Sparkling Sky’s latest product is pan-Asian Mixed Nuts. The uniqueness of the product lies in its formula – carefully selected premium peanuts, cashews and almonds, alongside spicy corn, rice crackers and coated flavoured peanut poppers. The mix is appealing to all nationalities and ages. This year, Sparkling Sky is looking to expand throughout the Middle East and Africa region and develop new product ranges. The company will be exhibiting at The Hotel Show in September. T: +971 04 388 0704 E: W:

New Jersey Nuts Packaging New Jersey Nuts Packaging was established in 2013 with just three staff. Today, with 10 employees working in its warehouse and production facility, the company caters for the fourand five-star hotel market in the UAE. New Jersey Nuts Packaging roasts and processes its nuts and snacks, with deliveries mostly made to order. The company can come up with different flavours of nuts and mixes as per client requirements. In addition to its customised minibar snack range, its best-seller is Mexican Mix Nuts and San Francisco Mix Nuts, which are used in the lounge areas of hotels. Currently New Jersey Nuts Packaging is working on new packaging options and is planning to expand its business to other GCC markets. T: +971 6 542 8690 E: W:


Catering NEWS ME August 2017


Dubai World Trade Centre 18 - 20 September 2017

After 24 months of planning, Dubai’s Freedom Pizza is ready to begin expanding with its first franchised store in Sharjah, reveals founder Ian Ohan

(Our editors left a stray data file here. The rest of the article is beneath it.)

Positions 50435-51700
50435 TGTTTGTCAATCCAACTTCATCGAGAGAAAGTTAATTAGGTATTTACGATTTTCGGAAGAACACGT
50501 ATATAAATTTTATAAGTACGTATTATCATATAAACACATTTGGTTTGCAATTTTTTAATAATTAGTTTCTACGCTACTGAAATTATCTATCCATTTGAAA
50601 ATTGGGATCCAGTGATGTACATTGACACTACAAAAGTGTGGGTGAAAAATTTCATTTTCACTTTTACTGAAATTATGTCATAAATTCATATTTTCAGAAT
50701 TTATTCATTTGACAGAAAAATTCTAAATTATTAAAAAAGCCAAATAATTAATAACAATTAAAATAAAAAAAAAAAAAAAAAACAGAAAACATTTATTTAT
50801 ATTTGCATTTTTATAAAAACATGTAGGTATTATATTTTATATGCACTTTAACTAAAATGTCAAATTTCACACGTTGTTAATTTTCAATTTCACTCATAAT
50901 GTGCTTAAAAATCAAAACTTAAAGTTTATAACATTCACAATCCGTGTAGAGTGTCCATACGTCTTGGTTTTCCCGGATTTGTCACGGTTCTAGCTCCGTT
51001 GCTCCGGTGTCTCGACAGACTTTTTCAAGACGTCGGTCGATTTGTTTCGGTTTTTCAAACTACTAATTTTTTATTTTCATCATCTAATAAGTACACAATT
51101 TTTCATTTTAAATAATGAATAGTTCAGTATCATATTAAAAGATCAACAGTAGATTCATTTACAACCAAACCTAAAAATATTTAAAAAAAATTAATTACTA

Why did you set up Freedom Pizza? Having been in the UAE for 20 years, I learned very early on that pizza and delivery service was a painful experience at best. Pizzas were unhealthy and of poor quality and this combined with lousy service and long delivery times, made me stop eating pizza all together. The idea of creating a good-for-you, super-fast and convenient pizza delivery company in the UAE seemed right. Having just sold my previous business, I quickly set my sights on doing just that. Now we have nine locations including three VOX Cinema locations with many more on the way. What experience did you draw on when you launched the business? Working for Four Seasons Hotels & Resorts in Toronto, Canada, taught me how to value people, how to treat customers and the importance of integrity in building a brand. I also learned a great deal about finance and international business working with the hospitality and investment practices at KPMG and Arthur Andersen in North America and the Middle East. However, my real entrepreneurial journey began when I joined two partners and established a real estate and hospitality consulting / investment business in the GCC, which we sold to Jones Lang LaSalle in 2006. What sets Freedom Pizza apart from other pizza chains in the Middle East? All ingredients we use are of premium quality. We source the produce for our salads and pizzas from the Freedom Greenheart Organic Garden based in the UAE, so our products go from vine to pie in 24 hours. Our multigrain crust aids slow digestion, while the cheese we use is low fat, all-natural and sourced from dairy farms in the UK. Our chicken tenders and wings are responsibly farmed, with no added hormones, from premium brand, M&J Chicken in Australia. We work closely with quality local suppliers like Skinny 50